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Harassment charges: Metoo but due process

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Science  17 Aug 2018:
Vol. 361, Issue 6403, pp. 656
DOI: 10.1126/science.aau7986

The resignation of eminent biologist Francisco J. Ayala amid charges of sexual harassment (“Prominent geneticist out at UC Irvine after harassment finding,” M. Wadman, News, 29 June, https://scim.ag/AyalaResignation) has left Ayala's home campus deeply divided. The controversy highlights problems in the way universities currently address charges of sexual harassment. Because the University of California, Irvine (UCI), failed to post easily accessible guidelines on how the Ayala case was handled, especially how and by whom final decisions were made, many UCI faculty are concerned that the university overreached, imposing a punishment not commensurate with the specific charges of wrongdoing. A zero-tolerance policy for sexual harassment should include clearly stated procedures to protect due process and ensure proportional responses to wrongdoing.

I will not engage in the ugly nastiness of “he said, she said” as we debate the veracity of accusations described in salacious detail (“Report details harassment by famed biologist,” M. Wadman, News In Depth, 27 July, p. 316). These are human tragedies evolving in front of us. Victims strive to regain lost self-esteem, along with justice. The accused wrestle with shock, forced to confront their own cluelessness at shifting mores, and everyone realizes how vulnerable we all are, including administrators struggling to figure out how best to fairly confront sexual harassment and gender equality. We are all at risk when goodwill and communications break down.

To fairly and equitably strike a balance between complacency and overreaction, I recommend three procedures to help achieve the notoriously difficult goal of changing attitudes toward gender. First, we must do more to foster a university climate that takes seriously and protects potential targets, be they male or female. Part of that is recognizing that even subtle forms of verbal behavior—i.e., jokes or comments about appearance—make some women and minorities uncomfortable. Yet resulting deferential treatment can contribute to a climate in which women or minorities are treated differently. Eventually, this subtle, differential treatment can foster continuing inequality. Second, we must insist that legally correct policies and procedures are followed when charges of sexual harassment are made. These procedures need to be transparent and the same for all faculty. Policies should be written in prose that even nonlawyers can understand and posted in obvious places, with regularly scheduled discussion forums designed to help educate all members of the university community. Third, the punishment must fit the crime. If tasteless, off-color jokes and the kind of ambiguous “unwanted touching” of which Ayala was accused warrant his public humiliation, what do we do with more serious charges of sexual harassment? And why is Hana Ayala punished for her husband's acts by having her name removed from gifts to UCI?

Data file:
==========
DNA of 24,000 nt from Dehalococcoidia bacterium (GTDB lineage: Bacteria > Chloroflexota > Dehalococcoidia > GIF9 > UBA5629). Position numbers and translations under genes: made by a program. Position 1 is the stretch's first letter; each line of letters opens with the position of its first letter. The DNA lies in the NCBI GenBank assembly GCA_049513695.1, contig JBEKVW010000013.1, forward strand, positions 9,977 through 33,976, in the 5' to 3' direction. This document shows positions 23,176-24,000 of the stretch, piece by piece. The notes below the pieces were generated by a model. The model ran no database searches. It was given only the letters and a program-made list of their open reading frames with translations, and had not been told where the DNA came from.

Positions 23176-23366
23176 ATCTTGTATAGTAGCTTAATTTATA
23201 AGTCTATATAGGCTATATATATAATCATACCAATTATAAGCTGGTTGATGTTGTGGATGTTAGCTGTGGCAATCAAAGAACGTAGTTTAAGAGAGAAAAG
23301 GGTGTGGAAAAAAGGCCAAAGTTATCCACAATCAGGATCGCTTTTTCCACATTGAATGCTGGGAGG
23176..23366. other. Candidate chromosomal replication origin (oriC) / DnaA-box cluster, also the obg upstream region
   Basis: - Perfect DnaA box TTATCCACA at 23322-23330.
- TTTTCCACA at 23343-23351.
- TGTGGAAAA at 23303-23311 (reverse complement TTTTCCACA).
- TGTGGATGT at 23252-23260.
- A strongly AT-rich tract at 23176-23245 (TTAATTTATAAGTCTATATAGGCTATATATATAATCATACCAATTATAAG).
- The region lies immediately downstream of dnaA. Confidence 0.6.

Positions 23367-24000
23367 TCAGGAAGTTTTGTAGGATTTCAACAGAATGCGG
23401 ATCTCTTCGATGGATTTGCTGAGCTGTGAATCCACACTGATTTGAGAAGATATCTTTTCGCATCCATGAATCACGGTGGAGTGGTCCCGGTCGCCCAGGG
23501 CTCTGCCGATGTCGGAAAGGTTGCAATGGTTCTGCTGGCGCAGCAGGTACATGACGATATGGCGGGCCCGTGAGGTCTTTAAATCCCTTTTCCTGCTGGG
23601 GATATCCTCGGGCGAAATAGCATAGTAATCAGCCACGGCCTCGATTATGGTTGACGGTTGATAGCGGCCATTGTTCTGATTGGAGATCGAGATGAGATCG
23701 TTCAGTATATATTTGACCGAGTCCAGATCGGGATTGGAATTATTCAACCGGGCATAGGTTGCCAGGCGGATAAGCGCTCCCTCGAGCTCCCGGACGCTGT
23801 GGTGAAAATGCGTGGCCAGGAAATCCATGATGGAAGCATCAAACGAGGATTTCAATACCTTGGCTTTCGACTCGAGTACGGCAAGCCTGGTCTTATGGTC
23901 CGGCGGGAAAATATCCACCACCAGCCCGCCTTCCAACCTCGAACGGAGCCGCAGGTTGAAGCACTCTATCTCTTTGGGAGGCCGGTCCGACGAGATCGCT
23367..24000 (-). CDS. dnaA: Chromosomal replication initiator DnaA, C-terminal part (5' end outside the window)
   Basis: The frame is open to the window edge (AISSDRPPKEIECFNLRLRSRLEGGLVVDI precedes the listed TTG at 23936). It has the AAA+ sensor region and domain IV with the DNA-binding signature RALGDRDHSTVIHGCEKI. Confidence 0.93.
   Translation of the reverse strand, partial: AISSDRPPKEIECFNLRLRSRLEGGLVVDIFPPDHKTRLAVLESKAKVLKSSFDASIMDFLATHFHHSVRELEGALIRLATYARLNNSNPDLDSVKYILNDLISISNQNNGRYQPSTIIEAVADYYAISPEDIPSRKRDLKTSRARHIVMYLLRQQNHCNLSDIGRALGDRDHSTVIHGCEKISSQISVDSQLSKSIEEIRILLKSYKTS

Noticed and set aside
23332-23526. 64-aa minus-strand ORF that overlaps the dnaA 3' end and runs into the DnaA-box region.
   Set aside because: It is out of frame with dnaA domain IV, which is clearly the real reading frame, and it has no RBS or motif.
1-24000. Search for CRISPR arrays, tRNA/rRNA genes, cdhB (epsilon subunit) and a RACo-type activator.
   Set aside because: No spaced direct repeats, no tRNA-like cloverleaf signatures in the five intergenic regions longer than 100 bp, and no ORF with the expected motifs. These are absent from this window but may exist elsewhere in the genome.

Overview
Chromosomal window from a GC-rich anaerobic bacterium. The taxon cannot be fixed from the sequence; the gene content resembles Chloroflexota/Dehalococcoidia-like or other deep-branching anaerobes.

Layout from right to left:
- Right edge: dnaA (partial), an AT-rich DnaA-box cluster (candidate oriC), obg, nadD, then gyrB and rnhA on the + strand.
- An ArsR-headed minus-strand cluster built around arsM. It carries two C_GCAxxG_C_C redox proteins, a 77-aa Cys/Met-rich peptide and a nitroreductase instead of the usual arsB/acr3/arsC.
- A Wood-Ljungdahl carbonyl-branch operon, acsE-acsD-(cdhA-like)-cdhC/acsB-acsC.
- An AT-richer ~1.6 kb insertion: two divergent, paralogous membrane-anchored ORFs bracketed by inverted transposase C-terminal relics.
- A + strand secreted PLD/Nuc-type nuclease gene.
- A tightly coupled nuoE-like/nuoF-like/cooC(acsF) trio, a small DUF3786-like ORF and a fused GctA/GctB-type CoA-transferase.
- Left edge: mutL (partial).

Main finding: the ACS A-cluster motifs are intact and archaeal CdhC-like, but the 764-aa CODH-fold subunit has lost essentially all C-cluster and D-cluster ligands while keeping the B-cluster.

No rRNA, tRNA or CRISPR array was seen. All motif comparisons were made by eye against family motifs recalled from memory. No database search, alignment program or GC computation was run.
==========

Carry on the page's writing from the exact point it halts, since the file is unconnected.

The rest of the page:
The #Metoo movement has done a great service in opening up an area too long taboo. But the failure to follow clearly established, fairly administered, and transparent procedures can too easily produce witch hunts that cast doubts on legitimate charges of sexual harassment. This will set back the move toward gender equality, in the academy and in society at large.

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